Friday, July 10, 2015

New OT Regulations Proposed by The Department of Labor

DOL Proposes New Overtime Regulations
The Department of Labor (DOL) announced June 30, 2015, a highly anticipated proposed rule under the Fair Labor Standards Act (FLSA) that would extend overtime protections to nearly 5 million white-collar workers.
Workers who earn as much as $970 a week—$50,440 a year—would have to be paid overtime even if they’re classified as a manager or professional, according to the announcement.
Under current regulations, the salary threshold remains at $23,660 ($455 per week), which is below the poverty threshold for a family of four, and only 8 percent of full-time salaried workers fall below it, according to a fact sheet issued by the Obama administration.
Here are some highlights from the DOL’s proposed changes:
        Significant Impact.
Employees and employers across every industry and sector will be impacted. Most employers covered by the FLSA will need to analyze employee classifications and make other changes, by a likely 2016 effective date that will be established in the final rule. According to DOL, 11 million employees will be impacted.

        Salary Level Will Increase.
To be exempt currently, workers must make more than $455/week ($23,660 annually). The proposed rule sets the standard salary level at the 40th percentile of weekly earnings for full-time salaried workers, which for 2013 was $921 per week, or $47,892 annually. If the 40th percentile approach is adopted, the 2016 level is projected to be $970 a week, or $50,440 annually. This will impact all sectors, but it may disproportionately affect the non-profit and service sector industries as well as certain geographic areas of the country.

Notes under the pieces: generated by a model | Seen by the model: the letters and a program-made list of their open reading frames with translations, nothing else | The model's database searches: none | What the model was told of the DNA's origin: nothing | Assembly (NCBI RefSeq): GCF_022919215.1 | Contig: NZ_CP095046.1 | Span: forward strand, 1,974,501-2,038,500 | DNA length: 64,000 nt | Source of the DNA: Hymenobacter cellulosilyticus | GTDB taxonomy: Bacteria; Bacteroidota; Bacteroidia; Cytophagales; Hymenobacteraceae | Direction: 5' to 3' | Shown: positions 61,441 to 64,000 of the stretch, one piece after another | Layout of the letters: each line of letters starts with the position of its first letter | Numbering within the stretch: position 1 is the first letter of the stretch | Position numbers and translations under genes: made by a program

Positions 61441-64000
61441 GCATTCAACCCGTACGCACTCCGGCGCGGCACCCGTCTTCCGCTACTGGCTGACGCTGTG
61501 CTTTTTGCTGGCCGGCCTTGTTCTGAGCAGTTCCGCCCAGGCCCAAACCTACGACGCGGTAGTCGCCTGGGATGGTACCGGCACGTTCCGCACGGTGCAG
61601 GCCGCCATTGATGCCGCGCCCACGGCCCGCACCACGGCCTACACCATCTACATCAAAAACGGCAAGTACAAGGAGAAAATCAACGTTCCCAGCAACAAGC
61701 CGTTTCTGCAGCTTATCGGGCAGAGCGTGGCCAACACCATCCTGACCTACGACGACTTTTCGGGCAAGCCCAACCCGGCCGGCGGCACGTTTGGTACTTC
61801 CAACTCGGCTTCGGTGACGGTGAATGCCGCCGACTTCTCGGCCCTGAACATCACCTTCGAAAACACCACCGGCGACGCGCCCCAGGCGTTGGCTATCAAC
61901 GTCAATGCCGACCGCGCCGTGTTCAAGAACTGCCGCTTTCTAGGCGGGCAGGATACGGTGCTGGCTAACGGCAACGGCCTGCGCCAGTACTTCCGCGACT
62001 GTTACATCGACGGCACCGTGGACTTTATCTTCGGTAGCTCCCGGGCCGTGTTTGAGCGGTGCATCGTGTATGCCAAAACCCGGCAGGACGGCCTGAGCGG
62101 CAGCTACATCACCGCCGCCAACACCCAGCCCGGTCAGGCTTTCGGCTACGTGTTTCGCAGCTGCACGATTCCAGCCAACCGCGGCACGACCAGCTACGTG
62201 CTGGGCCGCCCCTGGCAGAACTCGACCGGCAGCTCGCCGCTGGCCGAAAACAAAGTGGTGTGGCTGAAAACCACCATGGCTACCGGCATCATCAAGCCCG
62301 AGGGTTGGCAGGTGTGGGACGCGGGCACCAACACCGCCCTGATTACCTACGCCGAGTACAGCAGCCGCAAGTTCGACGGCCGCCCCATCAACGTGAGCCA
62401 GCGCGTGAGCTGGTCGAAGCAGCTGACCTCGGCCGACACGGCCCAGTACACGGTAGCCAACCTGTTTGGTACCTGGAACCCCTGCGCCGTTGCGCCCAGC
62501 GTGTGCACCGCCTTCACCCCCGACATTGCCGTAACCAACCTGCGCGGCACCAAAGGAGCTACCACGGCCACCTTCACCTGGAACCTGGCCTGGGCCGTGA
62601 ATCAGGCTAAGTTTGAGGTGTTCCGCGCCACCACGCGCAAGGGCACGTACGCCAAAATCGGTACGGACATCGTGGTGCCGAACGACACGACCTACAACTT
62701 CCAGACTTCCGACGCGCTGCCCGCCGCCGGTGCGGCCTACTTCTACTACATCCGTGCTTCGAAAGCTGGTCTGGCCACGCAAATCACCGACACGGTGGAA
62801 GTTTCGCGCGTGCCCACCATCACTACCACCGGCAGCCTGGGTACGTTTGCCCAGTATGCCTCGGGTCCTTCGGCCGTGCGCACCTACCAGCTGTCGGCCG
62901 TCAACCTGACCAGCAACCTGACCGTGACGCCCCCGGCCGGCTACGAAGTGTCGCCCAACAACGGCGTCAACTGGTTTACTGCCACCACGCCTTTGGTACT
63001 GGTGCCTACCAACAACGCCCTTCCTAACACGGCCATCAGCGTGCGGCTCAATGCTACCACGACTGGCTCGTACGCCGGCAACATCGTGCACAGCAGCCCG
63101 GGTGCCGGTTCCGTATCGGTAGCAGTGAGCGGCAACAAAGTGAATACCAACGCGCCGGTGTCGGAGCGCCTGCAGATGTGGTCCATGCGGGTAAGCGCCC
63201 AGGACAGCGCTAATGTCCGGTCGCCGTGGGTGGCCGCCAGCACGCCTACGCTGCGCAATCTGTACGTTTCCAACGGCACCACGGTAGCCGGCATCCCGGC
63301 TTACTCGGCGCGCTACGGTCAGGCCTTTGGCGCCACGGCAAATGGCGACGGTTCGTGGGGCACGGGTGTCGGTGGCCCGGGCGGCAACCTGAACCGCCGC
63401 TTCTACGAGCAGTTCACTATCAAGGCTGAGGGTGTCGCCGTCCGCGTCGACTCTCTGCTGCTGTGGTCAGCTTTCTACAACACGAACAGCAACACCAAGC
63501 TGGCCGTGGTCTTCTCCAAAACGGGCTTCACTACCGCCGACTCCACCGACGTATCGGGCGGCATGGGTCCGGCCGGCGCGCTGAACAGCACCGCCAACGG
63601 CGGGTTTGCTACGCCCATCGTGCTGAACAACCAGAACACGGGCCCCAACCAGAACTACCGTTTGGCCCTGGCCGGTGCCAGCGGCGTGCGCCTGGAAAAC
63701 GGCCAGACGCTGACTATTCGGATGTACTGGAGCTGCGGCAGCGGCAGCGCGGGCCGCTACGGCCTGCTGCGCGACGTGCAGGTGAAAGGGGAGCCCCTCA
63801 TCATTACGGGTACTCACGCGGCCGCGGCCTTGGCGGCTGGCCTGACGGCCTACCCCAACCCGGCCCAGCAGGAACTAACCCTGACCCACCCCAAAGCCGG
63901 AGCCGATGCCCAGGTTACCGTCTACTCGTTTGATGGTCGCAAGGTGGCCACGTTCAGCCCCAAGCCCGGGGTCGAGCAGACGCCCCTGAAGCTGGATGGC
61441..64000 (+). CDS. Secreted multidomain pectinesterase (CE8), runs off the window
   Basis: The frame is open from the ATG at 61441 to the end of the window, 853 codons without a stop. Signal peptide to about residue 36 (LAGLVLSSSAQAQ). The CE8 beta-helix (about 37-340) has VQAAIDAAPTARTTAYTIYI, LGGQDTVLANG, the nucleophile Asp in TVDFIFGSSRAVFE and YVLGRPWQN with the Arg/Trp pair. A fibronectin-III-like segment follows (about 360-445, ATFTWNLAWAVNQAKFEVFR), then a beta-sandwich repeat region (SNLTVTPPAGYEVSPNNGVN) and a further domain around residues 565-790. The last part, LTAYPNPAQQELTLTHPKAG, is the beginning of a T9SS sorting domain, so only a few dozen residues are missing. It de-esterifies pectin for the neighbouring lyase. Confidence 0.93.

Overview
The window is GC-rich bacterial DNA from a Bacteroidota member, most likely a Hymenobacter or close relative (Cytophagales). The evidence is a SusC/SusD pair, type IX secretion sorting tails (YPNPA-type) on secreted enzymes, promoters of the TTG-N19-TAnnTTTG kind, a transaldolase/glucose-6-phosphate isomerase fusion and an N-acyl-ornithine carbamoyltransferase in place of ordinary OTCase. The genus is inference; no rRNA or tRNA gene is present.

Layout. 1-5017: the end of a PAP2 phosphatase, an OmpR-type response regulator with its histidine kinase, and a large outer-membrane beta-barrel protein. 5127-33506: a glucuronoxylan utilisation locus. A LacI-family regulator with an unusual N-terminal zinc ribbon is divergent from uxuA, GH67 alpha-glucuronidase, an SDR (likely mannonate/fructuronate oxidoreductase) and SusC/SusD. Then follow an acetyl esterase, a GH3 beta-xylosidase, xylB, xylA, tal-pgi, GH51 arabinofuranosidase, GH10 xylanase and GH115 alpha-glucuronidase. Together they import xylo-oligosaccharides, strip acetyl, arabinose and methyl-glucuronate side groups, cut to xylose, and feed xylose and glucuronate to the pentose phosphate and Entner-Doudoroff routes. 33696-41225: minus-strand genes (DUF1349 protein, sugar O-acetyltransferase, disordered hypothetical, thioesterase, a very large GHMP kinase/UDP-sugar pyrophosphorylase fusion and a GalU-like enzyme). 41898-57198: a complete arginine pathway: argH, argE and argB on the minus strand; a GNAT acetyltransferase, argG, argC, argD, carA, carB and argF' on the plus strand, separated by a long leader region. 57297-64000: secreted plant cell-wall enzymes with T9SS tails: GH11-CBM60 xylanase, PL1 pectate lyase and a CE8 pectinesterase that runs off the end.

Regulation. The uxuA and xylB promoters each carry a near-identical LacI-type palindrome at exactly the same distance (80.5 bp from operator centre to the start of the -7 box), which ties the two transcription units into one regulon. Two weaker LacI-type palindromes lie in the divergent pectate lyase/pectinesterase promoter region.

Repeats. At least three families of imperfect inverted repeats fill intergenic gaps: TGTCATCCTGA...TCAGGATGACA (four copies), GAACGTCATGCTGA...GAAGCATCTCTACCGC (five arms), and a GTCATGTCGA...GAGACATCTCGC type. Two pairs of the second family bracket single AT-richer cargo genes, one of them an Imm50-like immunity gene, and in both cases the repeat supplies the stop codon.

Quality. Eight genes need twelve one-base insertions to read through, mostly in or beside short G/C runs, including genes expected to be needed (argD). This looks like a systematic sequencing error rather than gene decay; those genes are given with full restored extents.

Changes to Highly Compensated Employees (HCEs).
The department is proposing to set the HCE annual compensation level equal to the 90th percentile of earnings for full-time salaried workers ($122,148 annually), or based on changes in inflation. Currently, in order to fall under this exemption an employee must earn at least $100,000.

        For the First Time, DOL Proposes to Automatically Raise the Salary Level.
The Department is proposing to automatically update the salary level (including for highly compensated employees) on an annual basis, either based on percentiles of earnings for full-time salaried workers or based on changes in inflation.

        Feedback Sought on Duties Test and Nondiscretionary Bonuses.
While no changes have been proposed yet, the regulation acknowledges challenges associated with the duties test and seeks additional examples regarding specific occupations. Similarly, the department wants to hear from employers about the possibility of including nondiscretionary bonuses to satisfy a portion of the standard salary requirement.

The Notice of Proposed Rulemaking (NPRM) was published on July 6, 2015 in the Federal Register.  Interested parties are invited to submit written comments on the proposed rule at www.regulations.gov on or before September 4, 2015. The DOL will review all comments, then draft a final rule and submit it for interagency review.  This process can take nine to twelve months.  Additional information concerning this NPRM can be found on the DOL website.


(DOL website, SHRM website)